Fabricating the Pushrods & Upper A-Arms / Wishbones / Control Arms

Finished

Finished set of control arms, tierods & pushrods

The upper control arms are all identical except that the bearing cups are mirrored from the left to the right so that the snap rings are on the bottom. If I can find a way to stake the spherical bearings then all four could be identical. Staking is a process that uses a hydraulic press to deform the bearing cup into a chamfer around the circumference of the spherical bearing, holding it permanently in place.

I printed out the layout of both control arms onto size A0 paper, glued the paper to a sheet of plywood, and drilled holes for the centerlines of each rod end and spherical bearing. This gives me a jig I can use for tack welding the parts in place. Washers under the bearing cups locate them vertically for tacking. The bearing cups proved a little too thin to weld without distortion, so I had to re-cut the spherical bearing bores after welding. Luckily I have an indexable end mill of just the right diameter, and running my mill at high speed with a lot of coolant gave a good finish on the bores. I then pressed the spherical bearings into place before painting as I wanted to make sure there were no glitches that would require messing up the paint to fix.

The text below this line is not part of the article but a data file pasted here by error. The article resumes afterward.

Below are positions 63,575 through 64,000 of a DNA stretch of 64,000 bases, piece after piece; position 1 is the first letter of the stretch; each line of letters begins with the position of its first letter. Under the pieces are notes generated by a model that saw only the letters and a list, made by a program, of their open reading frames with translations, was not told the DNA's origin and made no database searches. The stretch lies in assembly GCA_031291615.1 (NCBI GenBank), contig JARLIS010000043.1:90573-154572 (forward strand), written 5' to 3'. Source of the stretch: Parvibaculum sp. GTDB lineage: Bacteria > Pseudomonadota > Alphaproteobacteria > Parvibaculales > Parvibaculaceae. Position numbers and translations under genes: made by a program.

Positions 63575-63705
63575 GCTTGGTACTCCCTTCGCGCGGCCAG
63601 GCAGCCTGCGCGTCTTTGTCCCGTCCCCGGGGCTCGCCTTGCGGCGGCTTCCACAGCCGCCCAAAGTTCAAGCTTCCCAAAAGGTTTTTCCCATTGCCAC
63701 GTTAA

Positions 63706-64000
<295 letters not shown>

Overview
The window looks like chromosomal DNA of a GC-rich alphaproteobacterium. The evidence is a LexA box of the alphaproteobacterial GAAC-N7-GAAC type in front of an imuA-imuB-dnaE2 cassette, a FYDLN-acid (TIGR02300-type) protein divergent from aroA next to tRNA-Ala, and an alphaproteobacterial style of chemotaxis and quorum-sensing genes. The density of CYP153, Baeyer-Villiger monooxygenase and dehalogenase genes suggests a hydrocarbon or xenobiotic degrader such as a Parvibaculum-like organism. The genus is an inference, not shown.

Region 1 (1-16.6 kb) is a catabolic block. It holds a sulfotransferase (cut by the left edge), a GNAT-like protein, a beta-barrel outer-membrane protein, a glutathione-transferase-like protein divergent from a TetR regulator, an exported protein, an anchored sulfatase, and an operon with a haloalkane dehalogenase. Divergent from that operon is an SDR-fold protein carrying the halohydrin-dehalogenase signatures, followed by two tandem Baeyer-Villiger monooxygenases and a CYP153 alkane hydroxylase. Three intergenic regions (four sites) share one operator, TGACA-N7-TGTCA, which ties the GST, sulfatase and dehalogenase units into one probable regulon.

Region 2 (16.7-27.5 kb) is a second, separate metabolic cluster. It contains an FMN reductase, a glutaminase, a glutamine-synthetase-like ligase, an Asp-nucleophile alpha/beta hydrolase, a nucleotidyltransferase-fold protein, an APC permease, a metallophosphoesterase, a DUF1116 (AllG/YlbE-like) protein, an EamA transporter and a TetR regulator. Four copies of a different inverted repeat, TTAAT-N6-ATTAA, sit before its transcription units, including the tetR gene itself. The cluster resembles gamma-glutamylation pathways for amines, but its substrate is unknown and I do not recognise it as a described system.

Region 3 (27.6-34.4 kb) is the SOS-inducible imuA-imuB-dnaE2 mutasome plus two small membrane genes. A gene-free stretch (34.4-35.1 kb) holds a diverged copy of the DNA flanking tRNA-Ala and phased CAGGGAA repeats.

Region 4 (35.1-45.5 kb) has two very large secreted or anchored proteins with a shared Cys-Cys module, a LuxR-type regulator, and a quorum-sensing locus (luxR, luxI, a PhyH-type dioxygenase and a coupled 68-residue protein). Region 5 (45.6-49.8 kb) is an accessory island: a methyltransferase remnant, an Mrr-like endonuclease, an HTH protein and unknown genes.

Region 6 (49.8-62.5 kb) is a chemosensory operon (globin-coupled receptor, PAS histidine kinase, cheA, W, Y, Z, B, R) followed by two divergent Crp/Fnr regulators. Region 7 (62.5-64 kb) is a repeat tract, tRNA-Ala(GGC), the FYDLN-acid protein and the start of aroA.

I sprayed Jotun Penguard 2-part epoxy paint directly onto the steel after first making sure the steel was scrupulously clean with a Scotchbrite pad on an angle grinder, followed by a cleaning with acetone and paper towels. The finish came out beautifully.

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2 responses to “Fabricating the Pushrods & Upper A-Arms / Wishbones / Control Arms

  1. Hi, what is A arms diameter and thickness you are using? And what are your suggestions for a CNO2 type (2 liter sports racer) I am trying build just to have an idea.
    Congratulations for your project!
    Thank you
    PK

    • Lower A-arms are 1″ diameter, 0.062″ thick. Upper A-arms are 3/4″ diameter, 0.050″ thick. The required strength of these components depends heavily on the geometry of the suspension, so you have to do your own calculations. There’s not really and easy way around that.

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